What can be done? Lebanon's Christians lost power because they incorporated too many Muslims and became too small a proportion of the country's population to rule it. Recalling this lesson, Israel's identity and security require minimizing the number of Arab citizens – not by reducing their democratic rights, much less by deporting them, but by such steps as adjusting Israel's borders, building fences along the frontiers, implementing stringent family reunification policies, changing pro-natalist policies, and carefully scrutinizing refugee applications.

Ironically, the greatest impediment to these actions will be that most Israeli Arabs emphatically wish to remain disloyal citizens of the Jewish state (as opposed to loyal citizens of a Palestinian state). Further, many other Middle Eastern Muslims aspire to become Israelis (a phenomenon I call Muslim aliyah). These preferences, I predict, will stymie the government of Israel, which will not develop adequate responses, thereby turning today's relative quiet into tomorrow's crisis.

Daniel Pipes ( is president of the Middle East Forum and Taube distinguished visiting fellow at the Hoover Institution of Stanford University. © 2012 by Daniel Pipes. All rights reserved.


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Mordechai Kedar: Radical Islam in Africa

by Mordechai Kedar

Read the article in the original עברית
Read the article in Italiano (translated by Angelo Pezzana)

Before Islam appeared on the scene, the Arab tribes would contend with each other in endless wars that continued for hundreds of years and cost many lives. When Islam appeared in the first quarter of the seventh century CE, it was meant to be a new, religious basis for the definition of the individual and the group; a unifying focus of ideological identification that would substitute for the divisive tribal identification from which the tribes of the Arabian Peninsula suffered. The tragedy of Islam is that it failed in this important task, so the Islamic peoples and the tribes remained divided and fragmented, bickering with each other and quarreling with each other as if they had forgotten the explicit saying in the Qur'an, (Chapter 3, verse 103): "Cleave, all of you, to the religion of Allah and do not part from each other". The worst thing is that throughout history, Islam has been used as fuel for the fires of internal conflicts, and many times in the course of the history of Islam, both sides of an internal conflict justified the conflict in terms of Islam, and each declared jihad against the other.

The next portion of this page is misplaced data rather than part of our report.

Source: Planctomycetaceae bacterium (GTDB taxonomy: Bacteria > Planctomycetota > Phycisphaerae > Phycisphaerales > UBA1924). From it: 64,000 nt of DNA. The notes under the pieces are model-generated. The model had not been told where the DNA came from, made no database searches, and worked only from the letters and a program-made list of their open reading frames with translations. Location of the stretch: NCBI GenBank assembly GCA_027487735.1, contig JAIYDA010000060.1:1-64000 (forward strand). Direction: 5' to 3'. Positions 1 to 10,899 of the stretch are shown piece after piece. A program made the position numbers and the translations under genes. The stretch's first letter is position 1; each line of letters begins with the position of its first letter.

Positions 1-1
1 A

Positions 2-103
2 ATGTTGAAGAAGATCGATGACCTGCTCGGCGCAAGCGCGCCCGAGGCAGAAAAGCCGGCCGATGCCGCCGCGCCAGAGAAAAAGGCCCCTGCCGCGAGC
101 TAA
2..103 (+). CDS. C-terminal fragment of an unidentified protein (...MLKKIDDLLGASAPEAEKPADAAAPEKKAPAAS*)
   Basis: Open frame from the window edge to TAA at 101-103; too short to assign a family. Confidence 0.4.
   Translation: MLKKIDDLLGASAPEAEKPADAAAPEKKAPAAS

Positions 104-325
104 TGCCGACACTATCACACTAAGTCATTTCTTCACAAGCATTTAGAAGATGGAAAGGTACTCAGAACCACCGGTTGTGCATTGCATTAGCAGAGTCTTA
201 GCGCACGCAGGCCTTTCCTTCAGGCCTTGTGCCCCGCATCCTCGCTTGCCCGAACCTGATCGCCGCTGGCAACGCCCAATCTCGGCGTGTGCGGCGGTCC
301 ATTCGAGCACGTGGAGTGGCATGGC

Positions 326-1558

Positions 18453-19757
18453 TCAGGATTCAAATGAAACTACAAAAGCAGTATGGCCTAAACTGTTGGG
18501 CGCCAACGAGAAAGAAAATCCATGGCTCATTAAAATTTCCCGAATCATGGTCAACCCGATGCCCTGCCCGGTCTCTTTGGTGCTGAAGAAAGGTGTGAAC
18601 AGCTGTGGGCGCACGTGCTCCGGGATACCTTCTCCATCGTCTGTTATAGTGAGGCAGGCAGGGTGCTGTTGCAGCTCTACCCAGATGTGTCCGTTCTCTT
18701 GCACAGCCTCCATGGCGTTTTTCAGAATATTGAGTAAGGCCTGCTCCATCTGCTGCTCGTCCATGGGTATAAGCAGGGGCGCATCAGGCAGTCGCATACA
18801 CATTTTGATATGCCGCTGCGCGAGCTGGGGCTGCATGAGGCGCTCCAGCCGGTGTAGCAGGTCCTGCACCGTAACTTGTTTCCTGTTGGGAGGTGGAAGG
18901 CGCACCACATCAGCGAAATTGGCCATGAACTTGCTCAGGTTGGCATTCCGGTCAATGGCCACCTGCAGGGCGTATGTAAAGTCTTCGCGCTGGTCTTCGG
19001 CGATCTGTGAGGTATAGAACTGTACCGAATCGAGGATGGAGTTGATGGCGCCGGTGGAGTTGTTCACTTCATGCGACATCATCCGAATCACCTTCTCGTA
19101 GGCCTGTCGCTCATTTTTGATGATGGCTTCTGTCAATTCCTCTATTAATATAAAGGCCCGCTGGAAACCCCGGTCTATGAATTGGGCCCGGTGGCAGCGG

European colonialism left behind it in Africa heterogeneous states, each of which is a aggregation of tribes that differ from each other. Therefore, for many years, most of the African states have been afflicted with violent conflicts that leave behind them many thousands of dead and wounded. Cases of genocide, in Biafra in the late sixties and in Rwanda in the year 1994 are the direct result of the conflicts between tribes within African states. In cases where one side of a conflict is Muslim and the other side is Christian or Animist (pagan) the religious element becomes part of the reasons for the war, fueling the conflict and turning it into a holy jihad, thus justifying deeds of mass slaughter.

When conflicts between the tribes are colored with a religious hue, situations are created in which Muslim dictators have behaved with total brutality: Idi Amin, the dictator of Uganda between 1971 and 1979 eliminated about a half million of the citizens of the state in cold blood. Some of them he threw into Lake Victoria, teeming with crocodiles, to be food for the predators. These days a film is circulating on the Internet of a different case: a mass murderer in Uganda, Joseph Kuny, who forcefully enlisted children, armed them and turned them into mass murderers totally lacking in compassion or conscience.

For about fifty years, in the second half of the twentieth century, a terrible and destructive war was carried out in Sudan, between the Arab-Muslim North and the Christian-Animist South. Over the years, this war has caused about two million fatalities, and it ended in an agreement that brought about in July of 2011 the division of Sudan into two states, a northern state which is Arab and Muslim, and a southern state with a Christian and Animist population.

In the region of Darfur, a section of Sudan, genocide has been taking place since 2003, in which Arab Muslim militias, aligned with the Sudanese government, have been methodically eliminating African Muslim tribes, burning their villages, slaughtering the men and making abused slaves of their wives. As of today about a half million people have been killed as a result of the battles, arson and starvation that has afflicted the population of Darfur, and millions of its people were forced to flee to Libya, Chad or Nigeria. At the crux of this conflict is the popular belief that prevails among Arab Muslims, that Muslims who are not Arab are not true Muslims, but rather second class Muslims who are only pretending to be Muslims, and therefore it is permissible to shed their blood.

It is important to note that in Arabic, a person with black skin is called "abd", "slave", and Arabs were the biggest slave merchants selling Africans to work in America. This view of the people of Africa turns them into easy and legitimate prey. In the countries south of the Sahara - Chad, Niger, Mali and Mauritania - there is a Muslim majority, because most of their residents have converted to Islam during the course of history in order not to be considered as slaves. Therefore Arab Muslims consider them not to be true Muslims.